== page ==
• other adaptors (replaceable lens mount) for other optical devices

If you have any questions about using the Sony A7 Camera and/or the Petrographic Microscopes, you are strongly urged to consider getting help/training from Ed Mulligan, Nathan Briley, Dave McDougall, or Mike Harrell. Note that this camera does not have a built in flash and we do not yet have an external flash (but maybe someday).

Here is a photo ( DSCF2110.JPG ) of the Sony A7 camera with plastic body cap installed and the two microscope adaptors (replaceable lens mounts) beside it. The left lens mount adaptor (all-matte-black with T2-NEX inscription) should be used with the Nikon "Teaching" Microscope. The right one (black bayonet lens mount ring with Silver Stainless Steel tube protruding up) should be used with the Olympus "Grad Student Research" Microscope. These adaptors use the Sony "E-Mount" bayonet-lens-mount style mounting system, and go on the camera body in-place-of/instead-of the 28-70 mm standard camera zoom lens that is included in the kit.


Usage Policy for the Sony A7 Camera:

The primary use/justification for the purchase of this camera is for use in teaching and research with the camera-capable Petrographic Microscopes, to provide high quality HD 1080P live video (HDMI or DVI) during lectures and to provide very high quality 24 MPixel still-images.

A kit has been assembled in an old laptop case with the camera body and all of the needed accessories to provide the desired functionality with the two general use ESS dept camera-capable Petrographic Microscopes (the newer Grad Student Olympus Research Microscope in Jhn-029 and the older Nikon teaching microscope, kept on a cart in Jhn-121).

The kit is available for reservation and checkout by ESS faculty, staff, and graduate students from the ESS Dept edu equipment pool at the Front Desk of the ESS Dept office. The camera is a multifunction device with interchangeable lenses, consequently there will be demand to use this for other purposes which is ok under the following rules:

  • The Sony A7 camera system is for use only with-in Johnson Hall & ATG.
  • Academic use (class & lab lecture aid) is the Top Priority use.
  • Research use is permitted on an as available basis.
  • Use with Petrographic Microscopes is the priority, but other uses are permitted, within appropriate limits and subject to these policies.

Exceptions to these policies determined by the computing support lead (ejm). Appeals for the exceptions and these policies are determined by the dept chair.


Set up for the Nikon "Teaching" Petrographic Microscope:

  • Checkout the Sony A7 Camera system kit from the Dept Office.
  • Get the cart with the Nikon Petrographic microscope from Jhn-121, bringing the cart and camera kit to the desired classroom or lab. Lock the cart in place near the desired display or projector video cable.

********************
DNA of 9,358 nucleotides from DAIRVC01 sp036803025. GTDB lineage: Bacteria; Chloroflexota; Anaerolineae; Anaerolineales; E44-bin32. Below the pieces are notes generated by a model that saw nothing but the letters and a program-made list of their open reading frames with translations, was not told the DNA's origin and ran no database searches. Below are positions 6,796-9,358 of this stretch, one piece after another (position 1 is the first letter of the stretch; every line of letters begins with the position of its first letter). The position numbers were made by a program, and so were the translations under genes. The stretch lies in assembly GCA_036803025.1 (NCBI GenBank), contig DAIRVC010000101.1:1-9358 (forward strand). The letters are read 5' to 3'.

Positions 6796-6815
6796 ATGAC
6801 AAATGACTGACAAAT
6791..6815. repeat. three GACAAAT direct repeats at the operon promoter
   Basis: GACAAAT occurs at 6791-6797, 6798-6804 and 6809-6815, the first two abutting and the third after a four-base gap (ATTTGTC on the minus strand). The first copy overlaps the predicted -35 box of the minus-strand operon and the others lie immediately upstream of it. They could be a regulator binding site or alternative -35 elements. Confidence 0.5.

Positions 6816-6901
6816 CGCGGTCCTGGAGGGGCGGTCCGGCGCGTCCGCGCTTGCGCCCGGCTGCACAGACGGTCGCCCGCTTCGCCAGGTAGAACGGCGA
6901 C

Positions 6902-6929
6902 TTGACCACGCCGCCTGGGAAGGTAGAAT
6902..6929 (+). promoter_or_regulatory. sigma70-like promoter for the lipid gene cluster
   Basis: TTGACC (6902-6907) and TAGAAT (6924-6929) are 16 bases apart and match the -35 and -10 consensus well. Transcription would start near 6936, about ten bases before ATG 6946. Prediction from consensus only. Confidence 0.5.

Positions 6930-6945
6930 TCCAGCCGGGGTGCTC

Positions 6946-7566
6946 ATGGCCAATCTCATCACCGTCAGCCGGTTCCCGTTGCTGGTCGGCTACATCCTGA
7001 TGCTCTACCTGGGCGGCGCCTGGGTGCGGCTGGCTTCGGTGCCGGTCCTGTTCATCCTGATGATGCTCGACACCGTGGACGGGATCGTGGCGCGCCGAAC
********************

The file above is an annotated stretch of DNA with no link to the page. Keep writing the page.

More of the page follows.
• Note that nearly all use of the Sony A7 Camera on a Petrographic Microscope will require use of an external display, preferrably 1080P in resolution. Either a digital computer display, HD-TV, or HD-Projector will work.. The display device should preferably be HDMI, but that can be converted to DVI-D using the kit adaptor. For example, set up the cart in the front of JHN-127 near the projector cables but not blocking the screen. Use the room HDMI projector cable hanging on the wall. Note that old style VGA projectors are incompatible.
  • Find the 6 ft cable labled Micro-HDMI--2--HDMI, carefully insert the Micro-HDMI connector into the Micro-HDMI-Port on the camera. This is the bottom port of a set of 5 ports inside 2 little doors on the left side of camera. Do not confuse the Micro-HDMI and Micro-USB cables and ports!!
  • It is assumed that for most teaching exercises, the camera may be on for an hour or more at a time. If that is the case, you should probably use the AC-powered battery pack. Shorter intermittent uses will likely find the rechargeable lithium battery packs to be sufficient, but you should verify that the two rechargeable battery packs are fully charged. Make sure the appropriate power-source is installed in the camera.
  • If you want to download still-images, you should install the 6 ft Micro-USB--2--USB cable by inserting the Micro-USB connector into the Micro-USB port found on the left side of the camera, just above the Micro-HDMI port.
  • The Nikon Teaching scope has a camera mount rising above the eyepiece area of the scope. While in storage, the scope should normally have the old CCD camera mount tube installed to prevent dust etc from getting into the scope. Remove this 2+ inch diameter tube by unscrewing it counterclockwise and the lifting straight up when it is free. Find a safe place to set this tube (on its side as there are lenses on top & bottom).